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**Kurre****Member**- Registered: 2006-07-18
- Posts: 280

*Last edited by Kurre (2009-05-18 20:41:16)*

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**bobbym****Administrator**- From: Bumpkinland
- Registered: 2009-04-12
- Posts: 92,930

Hi Kurre;

Will you please post your solution to #7. I have been using summation by parts, abels transformation, exponential substitution to get a geometric sum and all the trig identities I know.

**In mathematics, you don't understand things. You just get used to them.**

**I agree with you regarding the satisfaction and importance of actually computing some numbers. I can't tell you how often I see time and money wasted because someone didn't bother to run the numbers.**

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**kean****Member**- Registered: 2009-05-17
- Posts: 8

sure！ it's right

\sum_{k=1}^n \zeta_k^m =0

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**bobbym****Administrator**- From: Bumpkinland
- Registered: 2009-04-12
- Posts: 92,930

Hi Bo Li;

Welcome to the forum.

You forgot to enclose your latex between {math}{/math} with [ replacing { and ] replacing } so it looks like this:

Anyway, how does this prove # 14

**In mathematics, you don't understand things. You just get used to them.**

**I agree with you regarding the satisfaction and importance of actually computing some numbers. I can't tell you how often I see time and money wasted because someone didn't bother to run the numbers.**

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**Kurre****Member**- Registered: 2006-07-18
- Posts: 280

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**Kurre****Member**- Registered: 2006-07-18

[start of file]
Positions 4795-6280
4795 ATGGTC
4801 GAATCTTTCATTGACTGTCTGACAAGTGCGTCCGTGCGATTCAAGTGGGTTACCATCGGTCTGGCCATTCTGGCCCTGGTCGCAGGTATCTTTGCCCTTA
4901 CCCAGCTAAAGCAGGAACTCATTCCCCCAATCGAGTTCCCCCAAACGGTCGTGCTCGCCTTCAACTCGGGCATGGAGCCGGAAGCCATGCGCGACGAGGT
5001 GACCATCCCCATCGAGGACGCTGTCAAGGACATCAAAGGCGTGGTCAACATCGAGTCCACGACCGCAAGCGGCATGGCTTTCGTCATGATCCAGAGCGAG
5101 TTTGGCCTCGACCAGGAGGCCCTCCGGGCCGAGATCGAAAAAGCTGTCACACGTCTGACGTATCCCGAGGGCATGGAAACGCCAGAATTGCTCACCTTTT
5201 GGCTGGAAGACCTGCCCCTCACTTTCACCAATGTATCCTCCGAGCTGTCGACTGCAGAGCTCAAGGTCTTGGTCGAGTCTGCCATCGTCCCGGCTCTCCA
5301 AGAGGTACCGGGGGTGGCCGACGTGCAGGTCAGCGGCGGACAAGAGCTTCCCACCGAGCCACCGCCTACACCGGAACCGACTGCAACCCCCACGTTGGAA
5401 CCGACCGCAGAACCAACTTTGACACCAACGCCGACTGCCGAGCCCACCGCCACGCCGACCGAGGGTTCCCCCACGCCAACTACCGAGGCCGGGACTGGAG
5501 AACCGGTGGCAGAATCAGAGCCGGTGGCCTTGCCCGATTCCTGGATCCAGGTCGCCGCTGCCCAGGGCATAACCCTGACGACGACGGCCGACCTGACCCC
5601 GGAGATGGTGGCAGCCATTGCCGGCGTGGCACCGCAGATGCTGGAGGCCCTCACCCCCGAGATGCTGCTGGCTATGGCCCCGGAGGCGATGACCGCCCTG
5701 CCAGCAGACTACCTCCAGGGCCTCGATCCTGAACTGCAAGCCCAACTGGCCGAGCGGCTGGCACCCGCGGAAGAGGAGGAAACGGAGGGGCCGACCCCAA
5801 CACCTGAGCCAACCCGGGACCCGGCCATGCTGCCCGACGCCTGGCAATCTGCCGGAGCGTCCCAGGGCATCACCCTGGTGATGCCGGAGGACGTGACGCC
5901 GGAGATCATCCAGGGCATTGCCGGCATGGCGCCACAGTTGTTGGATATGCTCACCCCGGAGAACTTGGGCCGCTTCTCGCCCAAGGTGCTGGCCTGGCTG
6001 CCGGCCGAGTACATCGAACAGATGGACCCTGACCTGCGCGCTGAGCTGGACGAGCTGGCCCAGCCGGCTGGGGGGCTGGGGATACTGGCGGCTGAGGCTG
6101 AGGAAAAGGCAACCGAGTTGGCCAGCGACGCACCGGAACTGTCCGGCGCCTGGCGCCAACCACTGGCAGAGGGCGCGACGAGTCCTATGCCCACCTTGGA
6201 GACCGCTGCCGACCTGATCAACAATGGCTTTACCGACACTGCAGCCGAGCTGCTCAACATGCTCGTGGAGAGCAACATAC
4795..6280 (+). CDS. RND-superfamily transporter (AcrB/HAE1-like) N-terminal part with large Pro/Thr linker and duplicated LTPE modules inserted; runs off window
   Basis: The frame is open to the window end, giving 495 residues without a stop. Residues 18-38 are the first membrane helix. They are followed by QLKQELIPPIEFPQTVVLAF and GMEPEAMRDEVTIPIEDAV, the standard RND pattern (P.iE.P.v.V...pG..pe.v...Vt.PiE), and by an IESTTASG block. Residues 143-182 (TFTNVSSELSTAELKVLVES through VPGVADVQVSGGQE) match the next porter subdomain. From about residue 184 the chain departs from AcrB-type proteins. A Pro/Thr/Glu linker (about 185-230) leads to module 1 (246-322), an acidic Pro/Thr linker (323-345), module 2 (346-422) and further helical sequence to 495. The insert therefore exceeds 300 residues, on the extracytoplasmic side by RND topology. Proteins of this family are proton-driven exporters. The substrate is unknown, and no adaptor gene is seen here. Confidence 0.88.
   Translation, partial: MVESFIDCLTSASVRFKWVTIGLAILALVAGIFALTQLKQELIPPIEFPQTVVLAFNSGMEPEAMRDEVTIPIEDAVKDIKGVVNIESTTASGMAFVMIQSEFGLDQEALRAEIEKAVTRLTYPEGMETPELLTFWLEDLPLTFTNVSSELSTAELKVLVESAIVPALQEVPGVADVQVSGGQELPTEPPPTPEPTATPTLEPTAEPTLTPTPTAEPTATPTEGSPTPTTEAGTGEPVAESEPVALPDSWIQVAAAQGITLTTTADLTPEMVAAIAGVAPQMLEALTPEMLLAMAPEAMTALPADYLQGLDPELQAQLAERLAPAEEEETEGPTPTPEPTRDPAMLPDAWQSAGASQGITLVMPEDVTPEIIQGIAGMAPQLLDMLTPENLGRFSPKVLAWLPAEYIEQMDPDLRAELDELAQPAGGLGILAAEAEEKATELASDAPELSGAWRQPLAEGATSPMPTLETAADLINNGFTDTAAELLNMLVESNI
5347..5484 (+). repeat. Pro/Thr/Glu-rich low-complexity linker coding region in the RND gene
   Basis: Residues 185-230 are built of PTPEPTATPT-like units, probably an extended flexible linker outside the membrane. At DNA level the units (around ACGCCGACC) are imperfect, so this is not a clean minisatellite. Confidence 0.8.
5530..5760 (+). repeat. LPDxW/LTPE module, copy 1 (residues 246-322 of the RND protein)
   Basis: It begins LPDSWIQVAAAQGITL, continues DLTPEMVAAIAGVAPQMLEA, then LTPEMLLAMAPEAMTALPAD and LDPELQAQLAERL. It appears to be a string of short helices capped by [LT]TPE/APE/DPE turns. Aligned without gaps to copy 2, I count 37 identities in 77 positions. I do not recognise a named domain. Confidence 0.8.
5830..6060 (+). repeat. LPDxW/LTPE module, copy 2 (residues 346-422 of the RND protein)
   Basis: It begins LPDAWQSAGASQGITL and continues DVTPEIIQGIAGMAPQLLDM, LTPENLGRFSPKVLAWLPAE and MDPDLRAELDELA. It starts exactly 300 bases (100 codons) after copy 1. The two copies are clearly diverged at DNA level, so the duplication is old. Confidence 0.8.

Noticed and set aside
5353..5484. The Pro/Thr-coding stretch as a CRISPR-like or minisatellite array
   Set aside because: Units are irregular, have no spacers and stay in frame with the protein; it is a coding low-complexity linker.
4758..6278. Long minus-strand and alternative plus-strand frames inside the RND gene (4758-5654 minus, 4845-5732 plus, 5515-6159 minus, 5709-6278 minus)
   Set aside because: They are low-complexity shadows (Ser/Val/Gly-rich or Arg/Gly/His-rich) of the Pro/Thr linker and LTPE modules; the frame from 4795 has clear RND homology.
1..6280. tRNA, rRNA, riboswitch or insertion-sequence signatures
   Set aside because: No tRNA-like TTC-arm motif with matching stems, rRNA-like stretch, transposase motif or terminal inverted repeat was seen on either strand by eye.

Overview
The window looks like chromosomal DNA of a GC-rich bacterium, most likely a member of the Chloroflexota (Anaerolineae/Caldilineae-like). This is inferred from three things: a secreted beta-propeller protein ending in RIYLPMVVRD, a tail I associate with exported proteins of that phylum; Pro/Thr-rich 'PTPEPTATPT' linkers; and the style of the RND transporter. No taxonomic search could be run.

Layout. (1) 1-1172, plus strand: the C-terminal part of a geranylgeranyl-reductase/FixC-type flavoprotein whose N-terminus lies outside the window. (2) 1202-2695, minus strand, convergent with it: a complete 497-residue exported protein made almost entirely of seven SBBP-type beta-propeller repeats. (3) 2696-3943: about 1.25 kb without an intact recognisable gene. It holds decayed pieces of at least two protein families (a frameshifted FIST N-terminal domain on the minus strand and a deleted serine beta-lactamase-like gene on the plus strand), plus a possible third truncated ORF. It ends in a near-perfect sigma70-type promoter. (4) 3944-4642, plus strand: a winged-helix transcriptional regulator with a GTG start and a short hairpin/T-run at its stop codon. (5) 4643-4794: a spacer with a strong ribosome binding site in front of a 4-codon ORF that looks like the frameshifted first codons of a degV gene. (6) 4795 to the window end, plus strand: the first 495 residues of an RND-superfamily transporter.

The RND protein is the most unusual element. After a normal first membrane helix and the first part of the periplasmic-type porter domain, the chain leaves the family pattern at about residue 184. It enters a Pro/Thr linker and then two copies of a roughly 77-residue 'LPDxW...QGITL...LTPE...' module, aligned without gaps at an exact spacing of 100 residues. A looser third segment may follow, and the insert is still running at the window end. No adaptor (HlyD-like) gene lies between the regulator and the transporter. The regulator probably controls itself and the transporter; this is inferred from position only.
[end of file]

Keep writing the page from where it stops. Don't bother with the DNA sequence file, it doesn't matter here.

- Posts: 280

kean wrote:

sure！ it's right

\sum_{k=1}^n \zeta_k^m =0

it does not hold for all m and n

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**bobbym****Administrator**- From: Bumpkinland
- Registered: 2009-04-12
- Posts: 92,930

Thanks Kurre for providing the answer to #7.

**In mathematics, you don't understand things. You just get used to them.**

**I agree with you regarding the satisfaction and importance of actually computing some numbers. I can't tell you how often I see time and money wasted because someone didn't bother to run the numbers.**

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**Kurre****Member**- Registered: 2006-07-18
- Posts: 280

**#15**let k,n be positive integers, a a nonzero real, k<n+1 . Show that:

both with real analysis and by using residue calculus

*edit: i did a mistake so i dont know if its possible to do this using residues, but that does not mean it must be impossible*

*Last edited by Kurre (2009-05-25 06:43:09)*

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**Kurre****Member**- Registered: 2006-07-18
- Posts: 280

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